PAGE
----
Butterfly eggs of Victoria

Museums Victoria

It is often said that one of the most delicate objects in nature is the wing of a butterfly.  
If that is the case, then how would you describe the delicate nature of the egg of a butterfly?
Butterfly eggs are tiny - most are less than 1 mm across.
The scale bar in this picture is 0.25 mm long.
In Victoria there are more than a hundred species of butterflies from five different families.
The five families are the Papilionidae (Swallowtails), Nymphalidae (Browns and Nymphs), Pieridae (Whites & Yellows), Lycaenidae (Hairstreaks, Blues and Coppers), and Hesperiidae (Skippers).
A recent book by Ross Field on the Victorian butterflies (published by Museum Victoria) took images of the eggs of each species, many for the first time.
<em>Jalmenus evagoras</em>, Imperial HairstreakScale bar = 1 mm
Because the eggs are so small, all the photographs were taken down a Leica microscope with a special digital camera attached.
The field of view down a microscope is extremely shallow. To get a 3D views of the entire egg 60-80 individual images of each egg were taken, each image being at a different focal plane of the egg. These images were then combined into a single 3D image using montaging software.
When all the pictures were taken we realised that the external sculpture of the eggs was unique to each family.
Papilionidae (Swallowtails)
The swallowtails are the smallest family of butterflies in Victoria with only five recorded species across the state. Butterflies in this family often have prominent tails on their hindwings that give the family its name.
The Swallowtails lay smooth, rounded eggs.
<em>Graphium macleayanum moggana</em>, Macleay's SwallowtailScale bar = 0.5 mm

<em>Graphium sarpedon chloredon</em>, Blue Triangle

Scale bar = 0.25 mm

<em>Papilio aegeus aegeus</em>, Orchard Swallowtail

Scale bar = 0.5 mm

<em>Papilio demoleus sthenelus</em>, Chequered Swallowtail

Scale bar = 0.5 mm

<em>Papilio anactus</em>, Dainty Swallowtail

Scale bar = 0.5 mm

Nymphalidae (Browns)
There are 29 species Browns and Nymphs in Victoria. Some, are very widespread and common, such as this Shouldered Brown.
The Browns lay ribbed eggs.
<em>Vanessa itea</em>, Yellow AdmiralScale bar = 0.25 mm

<em>Danaus petilia</em>, Lesser Wanderer

Scale bar = 0.25 mm

<em>Euploea core corrina</em>, Common Crow

Scale bar = 0.5 mm

<em>Acraea andromacha</em>, Glasswing

Scale bar = 0.25 mm

Pieridae (Whites & Yellows)
There are 13 species of Whites and Yellows in Victoria making it the second smallest family of butterflies in the state. Only a few species spend their entire life in Victoria. Most species migrate from the north; the family is much more common in tropical areas.
The Whites & Yellows lay tall, narrow eggs with a chequered pattern.
<em>Elodina padusa</em>, Narrow-winged Pearl-whiteScale bar = 0.25 mm

<em>Pieris rapae rapae</em>, Cabbage White

Scale bar = 0.25 mm

<em>Appias paulina ega</em>, Yellow Albatross

Scale bar = 0.25 mm

<em>Eurema similax</em>, Small Grass-yellow

Scale bar = 0.25 mm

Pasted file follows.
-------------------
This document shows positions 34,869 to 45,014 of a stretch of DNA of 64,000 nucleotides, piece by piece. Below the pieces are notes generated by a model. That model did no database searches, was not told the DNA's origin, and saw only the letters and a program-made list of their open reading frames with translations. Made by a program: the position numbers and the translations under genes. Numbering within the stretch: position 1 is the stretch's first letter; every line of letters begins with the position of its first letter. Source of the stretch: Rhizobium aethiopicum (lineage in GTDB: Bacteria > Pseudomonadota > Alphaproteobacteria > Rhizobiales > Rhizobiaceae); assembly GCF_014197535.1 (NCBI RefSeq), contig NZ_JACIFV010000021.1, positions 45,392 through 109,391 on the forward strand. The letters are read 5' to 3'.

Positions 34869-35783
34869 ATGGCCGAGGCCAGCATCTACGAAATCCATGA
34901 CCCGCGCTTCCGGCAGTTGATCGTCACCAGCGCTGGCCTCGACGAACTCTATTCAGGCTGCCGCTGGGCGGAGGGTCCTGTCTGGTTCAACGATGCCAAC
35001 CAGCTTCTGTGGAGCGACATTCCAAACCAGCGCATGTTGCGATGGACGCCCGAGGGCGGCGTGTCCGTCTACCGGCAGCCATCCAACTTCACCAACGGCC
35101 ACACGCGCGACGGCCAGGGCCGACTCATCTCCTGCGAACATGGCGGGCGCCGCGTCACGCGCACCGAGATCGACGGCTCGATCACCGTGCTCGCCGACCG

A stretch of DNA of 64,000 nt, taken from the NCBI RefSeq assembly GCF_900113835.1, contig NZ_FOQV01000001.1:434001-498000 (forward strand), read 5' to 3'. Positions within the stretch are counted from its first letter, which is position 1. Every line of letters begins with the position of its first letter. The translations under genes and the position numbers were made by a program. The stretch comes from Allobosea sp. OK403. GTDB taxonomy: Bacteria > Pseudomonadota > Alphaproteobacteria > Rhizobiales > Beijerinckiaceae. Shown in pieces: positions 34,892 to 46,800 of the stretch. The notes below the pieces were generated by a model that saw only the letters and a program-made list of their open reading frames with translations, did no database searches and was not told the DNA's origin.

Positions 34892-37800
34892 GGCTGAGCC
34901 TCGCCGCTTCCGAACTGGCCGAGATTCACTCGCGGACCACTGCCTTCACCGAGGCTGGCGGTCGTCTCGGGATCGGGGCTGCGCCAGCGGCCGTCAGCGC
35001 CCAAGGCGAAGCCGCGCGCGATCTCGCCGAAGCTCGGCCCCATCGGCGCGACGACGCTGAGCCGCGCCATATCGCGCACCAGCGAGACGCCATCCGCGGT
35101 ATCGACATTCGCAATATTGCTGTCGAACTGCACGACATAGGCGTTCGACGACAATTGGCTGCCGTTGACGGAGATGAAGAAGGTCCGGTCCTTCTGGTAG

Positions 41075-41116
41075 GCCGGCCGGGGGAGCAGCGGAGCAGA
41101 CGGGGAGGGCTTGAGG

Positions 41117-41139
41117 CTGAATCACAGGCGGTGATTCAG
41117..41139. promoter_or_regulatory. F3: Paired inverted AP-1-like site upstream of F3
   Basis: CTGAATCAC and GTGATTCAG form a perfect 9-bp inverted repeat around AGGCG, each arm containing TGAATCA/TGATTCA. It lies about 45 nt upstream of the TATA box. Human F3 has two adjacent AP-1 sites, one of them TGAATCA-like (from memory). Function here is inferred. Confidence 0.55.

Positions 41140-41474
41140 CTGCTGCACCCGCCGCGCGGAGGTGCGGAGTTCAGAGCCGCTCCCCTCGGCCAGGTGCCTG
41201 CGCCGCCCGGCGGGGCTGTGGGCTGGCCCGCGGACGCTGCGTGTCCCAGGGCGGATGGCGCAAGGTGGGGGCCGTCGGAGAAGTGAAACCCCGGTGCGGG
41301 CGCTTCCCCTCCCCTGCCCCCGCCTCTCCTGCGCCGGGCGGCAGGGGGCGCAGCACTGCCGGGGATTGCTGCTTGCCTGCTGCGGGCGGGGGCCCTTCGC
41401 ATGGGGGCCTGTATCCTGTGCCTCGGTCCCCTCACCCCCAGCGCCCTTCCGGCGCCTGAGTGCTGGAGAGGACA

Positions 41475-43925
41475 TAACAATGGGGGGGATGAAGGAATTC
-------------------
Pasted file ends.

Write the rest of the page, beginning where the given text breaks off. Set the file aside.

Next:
<em>Catopsila pomona</em>, Lemon Migrant

Scale bar = 0.25 mm

The Lycaeidae (Hairstreaks, Blues and Coppers)
There are 41 species of Lycaeidae in Victoria making it the second largest family of butterflies in the state. Twelve species are of special conservation significance in Victoria and many others are also considered rare.
The Hairstreaks, Blues and Coppers lay eggs that are spiked or honeycombed.
<em>Jalmenus ictinus</em>, Stencilled HairstreakScale bar = 0.25 mm

<em>Hypochrysops ignitus ignitus</em>, Fiery Jewel

Scale bar = 0.25 mm

<em>Candalides heathi heathi</em>, Rayed Blue

Scale bar = 0.25 mm

<pseudalmenus chlorinda zephyrus< /em>, Silky Hairstreak

Scale bar = 0.25 mm

<em>Paralucia aurifera</em>, Bright Copper

Scale bar = 0.1 mm

<em>Ogyris amaryllis meridionalis</em>, Satin Azure

Scale bar = 0.25 mm

The Hesperiidae (Skippers)
There are 42 recorded species of Skippers in Victoria making it - just - the largest family of butterflies in the state. They are called skippers because of their fast, jerky flight.
The Skippers lay eggs that are broad at the base and ribbed.
<em>Signeta flammeata</em>, Bright Shield-skipperScale bar = 0.25 mm

<em>Antipoda atralba</em>, Diamond Sand-skipper

Scale bar = 0.5 mm

<em>Toxidia doubledayi</em>, Lilac Grass-skipper

Scale bar = 0.25 mm

<em>Toxidia peron</em>, Dingy Grass-skipper

Scale bar = 0.25 mm

<em>Motasingha trimaculata trimaculata</em>, Large Brown Skipper

Scale bar = 0.5 mm

Credits: Story

Butterfly egg images were taken by Ross Field and Simon Hinkley at Melbourne Museum with the assistance of Ken Walker.

Ross Field’s "Butterflies: identification and life history" provides amateur naturalists, bushwalkers and interested readers with a comprehensive guide to butterflies found in Victoria and the east coast of Australia. It is full of many other stunning colour photographs of butterflies in all their life stages from egg to adult.

Copies can be ordered from the Museum Victoria Shop:

https://museumvictoria.com.au/about/books-and-journals/books/science/back-list/butterflies/

Credits: All media
The story featured may in some cases have been created by an independent third party and may not always represent the views of the institutions, listed below, who have supplied the content.
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